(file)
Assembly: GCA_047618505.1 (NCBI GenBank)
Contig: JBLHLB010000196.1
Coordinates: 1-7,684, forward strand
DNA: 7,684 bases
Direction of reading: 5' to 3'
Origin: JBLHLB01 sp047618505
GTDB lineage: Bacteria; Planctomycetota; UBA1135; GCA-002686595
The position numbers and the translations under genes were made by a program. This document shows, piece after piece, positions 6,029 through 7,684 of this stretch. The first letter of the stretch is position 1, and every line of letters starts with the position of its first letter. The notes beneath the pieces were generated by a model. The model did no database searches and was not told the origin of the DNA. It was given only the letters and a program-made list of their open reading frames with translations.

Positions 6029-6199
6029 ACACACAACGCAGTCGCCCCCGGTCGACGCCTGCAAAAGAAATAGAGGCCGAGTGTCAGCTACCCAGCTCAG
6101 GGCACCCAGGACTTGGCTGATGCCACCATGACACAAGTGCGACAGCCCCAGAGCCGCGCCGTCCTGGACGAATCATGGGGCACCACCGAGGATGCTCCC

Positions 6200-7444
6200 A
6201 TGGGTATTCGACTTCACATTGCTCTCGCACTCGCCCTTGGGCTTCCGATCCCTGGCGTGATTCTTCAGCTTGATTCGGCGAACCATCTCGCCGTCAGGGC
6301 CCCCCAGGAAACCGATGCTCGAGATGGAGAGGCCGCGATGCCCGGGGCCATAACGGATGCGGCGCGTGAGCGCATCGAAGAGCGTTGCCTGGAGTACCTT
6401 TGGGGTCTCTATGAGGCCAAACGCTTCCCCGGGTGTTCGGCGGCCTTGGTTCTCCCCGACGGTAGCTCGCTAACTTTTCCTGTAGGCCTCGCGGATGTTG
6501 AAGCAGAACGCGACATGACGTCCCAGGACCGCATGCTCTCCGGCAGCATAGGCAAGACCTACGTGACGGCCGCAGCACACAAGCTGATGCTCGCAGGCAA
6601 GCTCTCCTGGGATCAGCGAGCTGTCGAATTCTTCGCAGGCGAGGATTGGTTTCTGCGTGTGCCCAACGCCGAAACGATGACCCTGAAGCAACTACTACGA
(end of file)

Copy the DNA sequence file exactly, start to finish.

Assembly: GCA_047618505.1 (NCBI GenBank)
Contig: JBLHLB010000196.1
Coordinates: 1-7,684, forward strand
DNA: 7,684 bases
Direction of reading: 5' to 3'
Origin: JBLHLB01 sp047618505
GTDB lineage: Bacteria; Planctomycetota; UBA1135; GCA-002686595
The position numbers and the translations under genes were made by a program. This document shows, piece after piece, positions 6,029 through 7,684 of this stretch. The first letter of the stretch is position 1, and every line of letters starts with the position of its first letter. The notes beneath the pieces were generated by a model. The model did no database searches and was not told the origin of the DNA. It was given only the letters and a program-made list of their open reading frames with translations.

Positions 6029-6199
6029 ACACACAACGCAGTCGCCCCCGGTCGACGCCTGCAAAAGAAATAGAGGCCGAGTGTCAGCTACCCAGCTCAG
6101 GGCACCCAGGACTTGGCTGATGCCACCATGACACAAGTGCGACAGCCCCAGAGCCGCGCCGTCCTGGACGAATCATGGGGCACCACCGAGGATGCTCCC

Positions 6200-7444
6200 A
6201 TGGGTATTCGACTTCACATTGCTCTCGCACTCGCCCTTGGGCTTCCGATCCCTGGCGTGATTCTTCAGCTTGATTCGGCGAACCATCTCGCCGTCAGGGC
6301 CCCCCAGGAAACCGATGCTCGAGATGGAGAGGCCGCGATGCCCGGGGCCATAACGGATGCGGCGCGTGAGCGCATCGAAGAGCGTTGCCTGGAGTACCTT
6401 TGGGGTCTCTATGAGGCCAAACGCTTCCCCGGGTGTTCGGCGGCCTTGGTTCTCCCCGACGGTAGCTCGCTAACTTTTCCTGTAGGCCTCGCGGATGTTG
6501 AAGCAGAACGCGACATGACGTCCCAGGACCGCATGCTCTCCGGCAGCATAGGCAAGACCTACGTGACGGCCGCAGCACACAAGCTGATGCTCGCAGGCAA
6601 GCTCTCCTGGGATCAGCGAGCTGTCGAATTCTTCGCAGGCGAGGATTGGTTTCTGCGTGTGCCCAACGCCGAAACGATGACCCTGAAGCAACTACTACGA